... example, the unintentional technical debt may occur due to unsuitable web service selection and may accumulate on the current web service before switching (T D W Scurr ), illustrated in Figure 1-part(A). The second type of technical debt, which is the intentional one, may for instance occur on the rework cost (T D RW ) due to switching as we decide to take on the technical debt in order to gain future value-added, illustrated in Figure 1part(B). Furthermore, Figure 1-part(C) illustrates our third case scenario when we decide to minimize the unintentional technical debt by exercising an option, which can carry its own debt (intentional T D W Snew ). ...
Context 4
... second type of technical debt, which is the intentional one, may for instance occur on the rework cost (T D RW ) due to switching as we decide to take on the technical debt in order to gain future value-added, illustrated in Figure 1part(B). Furthermore, Figure 1-part(C) illustrates our third case scenario when we decide to minimize the unintentional technical debt by exercising an option, which can carry its own debt (intentional T D W Snew ). Though the option is deemed to be a debt, it is likely to unlock future value-added (V t W Snew ) on the structure and clear the debt. ...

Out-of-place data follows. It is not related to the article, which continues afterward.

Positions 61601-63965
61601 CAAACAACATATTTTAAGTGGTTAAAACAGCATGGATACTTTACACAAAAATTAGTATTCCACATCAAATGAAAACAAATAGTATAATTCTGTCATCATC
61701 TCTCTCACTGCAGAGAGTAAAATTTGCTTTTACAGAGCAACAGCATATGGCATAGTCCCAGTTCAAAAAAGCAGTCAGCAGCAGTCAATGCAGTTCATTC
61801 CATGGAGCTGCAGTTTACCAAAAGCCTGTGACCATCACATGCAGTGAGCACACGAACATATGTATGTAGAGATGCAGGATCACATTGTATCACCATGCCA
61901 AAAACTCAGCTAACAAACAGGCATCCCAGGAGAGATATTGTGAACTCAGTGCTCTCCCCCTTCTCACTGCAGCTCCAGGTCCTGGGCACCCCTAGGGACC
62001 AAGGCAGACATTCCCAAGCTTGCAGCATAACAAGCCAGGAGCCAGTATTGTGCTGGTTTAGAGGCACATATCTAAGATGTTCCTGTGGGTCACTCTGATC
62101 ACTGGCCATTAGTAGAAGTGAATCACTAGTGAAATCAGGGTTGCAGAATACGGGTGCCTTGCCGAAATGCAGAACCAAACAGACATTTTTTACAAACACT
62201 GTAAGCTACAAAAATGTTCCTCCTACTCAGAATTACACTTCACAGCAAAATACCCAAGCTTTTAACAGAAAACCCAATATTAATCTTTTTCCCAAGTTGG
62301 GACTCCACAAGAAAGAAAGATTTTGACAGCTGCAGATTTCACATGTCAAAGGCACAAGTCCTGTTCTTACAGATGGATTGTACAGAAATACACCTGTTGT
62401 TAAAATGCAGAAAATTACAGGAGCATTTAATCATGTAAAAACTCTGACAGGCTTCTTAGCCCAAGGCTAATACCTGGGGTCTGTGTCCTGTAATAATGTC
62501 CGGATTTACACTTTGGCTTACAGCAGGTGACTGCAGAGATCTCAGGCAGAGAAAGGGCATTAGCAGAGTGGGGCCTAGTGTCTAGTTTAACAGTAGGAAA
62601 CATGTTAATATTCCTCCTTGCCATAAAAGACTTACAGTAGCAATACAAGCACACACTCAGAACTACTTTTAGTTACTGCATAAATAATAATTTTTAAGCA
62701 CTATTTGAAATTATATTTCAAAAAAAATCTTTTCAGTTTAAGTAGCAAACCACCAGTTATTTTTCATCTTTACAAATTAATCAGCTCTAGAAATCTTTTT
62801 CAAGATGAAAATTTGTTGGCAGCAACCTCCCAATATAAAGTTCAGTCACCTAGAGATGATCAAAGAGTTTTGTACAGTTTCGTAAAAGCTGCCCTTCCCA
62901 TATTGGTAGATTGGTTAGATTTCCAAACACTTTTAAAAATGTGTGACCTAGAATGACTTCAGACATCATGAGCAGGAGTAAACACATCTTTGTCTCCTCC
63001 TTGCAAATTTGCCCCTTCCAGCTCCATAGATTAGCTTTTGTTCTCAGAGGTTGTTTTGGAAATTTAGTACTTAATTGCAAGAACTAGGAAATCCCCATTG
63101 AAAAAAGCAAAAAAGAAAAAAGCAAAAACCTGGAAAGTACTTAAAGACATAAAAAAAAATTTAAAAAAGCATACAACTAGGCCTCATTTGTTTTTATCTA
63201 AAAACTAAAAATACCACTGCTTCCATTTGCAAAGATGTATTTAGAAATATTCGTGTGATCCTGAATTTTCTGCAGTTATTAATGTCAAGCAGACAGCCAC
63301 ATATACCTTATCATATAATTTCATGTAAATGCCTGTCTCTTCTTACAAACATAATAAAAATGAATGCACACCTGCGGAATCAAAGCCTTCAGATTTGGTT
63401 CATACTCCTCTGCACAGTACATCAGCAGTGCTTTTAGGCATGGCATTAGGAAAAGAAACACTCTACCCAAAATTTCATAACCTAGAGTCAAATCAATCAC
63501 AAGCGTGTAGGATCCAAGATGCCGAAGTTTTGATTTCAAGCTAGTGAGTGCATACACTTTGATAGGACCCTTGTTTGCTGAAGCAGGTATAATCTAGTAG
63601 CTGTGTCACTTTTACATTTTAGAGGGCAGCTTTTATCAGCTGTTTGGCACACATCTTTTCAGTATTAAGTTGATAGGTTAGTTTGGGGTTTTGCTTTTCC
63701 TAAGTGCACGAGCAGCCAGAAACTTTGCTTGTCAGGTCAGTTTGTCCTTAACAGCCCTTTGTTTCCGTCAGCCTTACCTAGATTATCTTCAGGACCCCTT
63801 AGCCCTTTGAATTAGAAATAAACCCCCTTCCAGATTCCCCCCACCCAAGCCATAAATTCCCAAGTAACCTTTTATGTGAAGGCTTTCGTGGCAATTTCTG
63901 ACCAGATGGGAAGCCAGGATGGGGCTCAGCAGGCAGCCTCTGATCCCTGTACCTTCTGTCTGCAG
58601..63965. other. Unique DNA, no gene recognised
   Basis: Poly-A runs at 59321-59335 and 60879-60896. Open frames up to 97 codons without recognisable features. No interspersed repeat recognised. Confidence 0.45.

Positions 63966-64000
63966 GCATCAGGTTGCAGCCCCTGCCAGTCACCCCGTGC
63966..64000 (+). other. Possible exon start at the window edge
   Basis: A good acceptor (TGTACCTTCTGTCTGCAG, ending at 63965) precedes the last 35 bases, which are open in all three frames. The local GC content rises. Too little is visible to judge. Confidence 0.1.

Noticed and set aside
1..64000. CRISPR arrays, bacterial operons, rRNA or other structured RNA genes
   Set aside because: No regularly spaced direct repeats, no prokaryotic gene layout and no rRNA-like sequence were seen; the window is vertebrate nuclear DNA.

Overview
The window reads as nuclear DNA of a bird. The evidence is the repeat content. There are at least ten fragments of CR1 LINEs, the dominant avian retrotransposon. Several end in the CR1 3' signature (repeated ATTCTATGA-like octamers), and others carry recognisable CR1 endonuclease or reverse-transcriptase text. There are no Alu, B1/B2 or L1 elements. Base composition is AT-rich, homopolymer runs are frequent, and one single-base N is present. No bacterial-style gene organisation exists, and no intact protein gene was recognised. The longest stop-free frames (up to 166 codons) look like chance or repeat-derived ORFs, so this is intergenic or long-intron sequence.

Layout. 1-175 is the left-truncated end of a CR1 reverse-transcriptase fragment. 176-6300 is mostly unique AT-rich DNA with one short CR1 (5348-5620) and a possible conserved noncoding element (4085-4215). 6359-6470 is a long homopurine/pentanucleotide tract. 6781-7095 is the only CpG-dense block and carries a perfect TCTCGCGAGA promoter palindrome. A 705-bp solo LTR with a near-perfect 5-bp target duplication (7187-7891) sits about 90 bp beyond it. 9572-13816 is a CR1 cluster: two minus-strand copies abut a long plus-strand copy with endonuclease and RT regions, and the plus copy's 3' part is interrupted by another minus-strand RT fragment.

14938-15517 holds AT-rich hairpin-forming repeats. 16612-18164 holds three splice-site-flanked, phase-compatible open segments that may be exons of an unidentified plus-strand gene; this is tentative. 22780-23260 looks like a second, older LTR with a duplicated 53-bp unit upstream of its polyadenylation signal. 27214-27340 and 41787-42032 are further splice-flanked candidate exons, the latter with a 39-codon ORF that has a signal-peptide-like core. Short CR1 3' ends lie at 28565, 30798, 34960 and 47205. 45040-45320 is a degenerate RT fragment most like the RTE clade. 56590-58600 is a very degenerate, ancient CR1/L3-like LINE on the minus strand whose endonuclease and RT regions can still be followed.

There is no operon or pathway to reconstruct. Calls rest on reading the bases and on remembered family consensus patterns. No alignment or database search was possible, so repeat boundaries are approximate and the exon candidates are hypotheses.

Context 5
... 9 shows the derivation of the propagation cost metric for MySocialBook Architecture based on the approach described above. Then, according to [4], we compute the final density matrix by converting all non-zero cells in V matrix to ones (Figure 10). Accordingly, the propagation cost is computed as follows: 13 25 = 52%. ...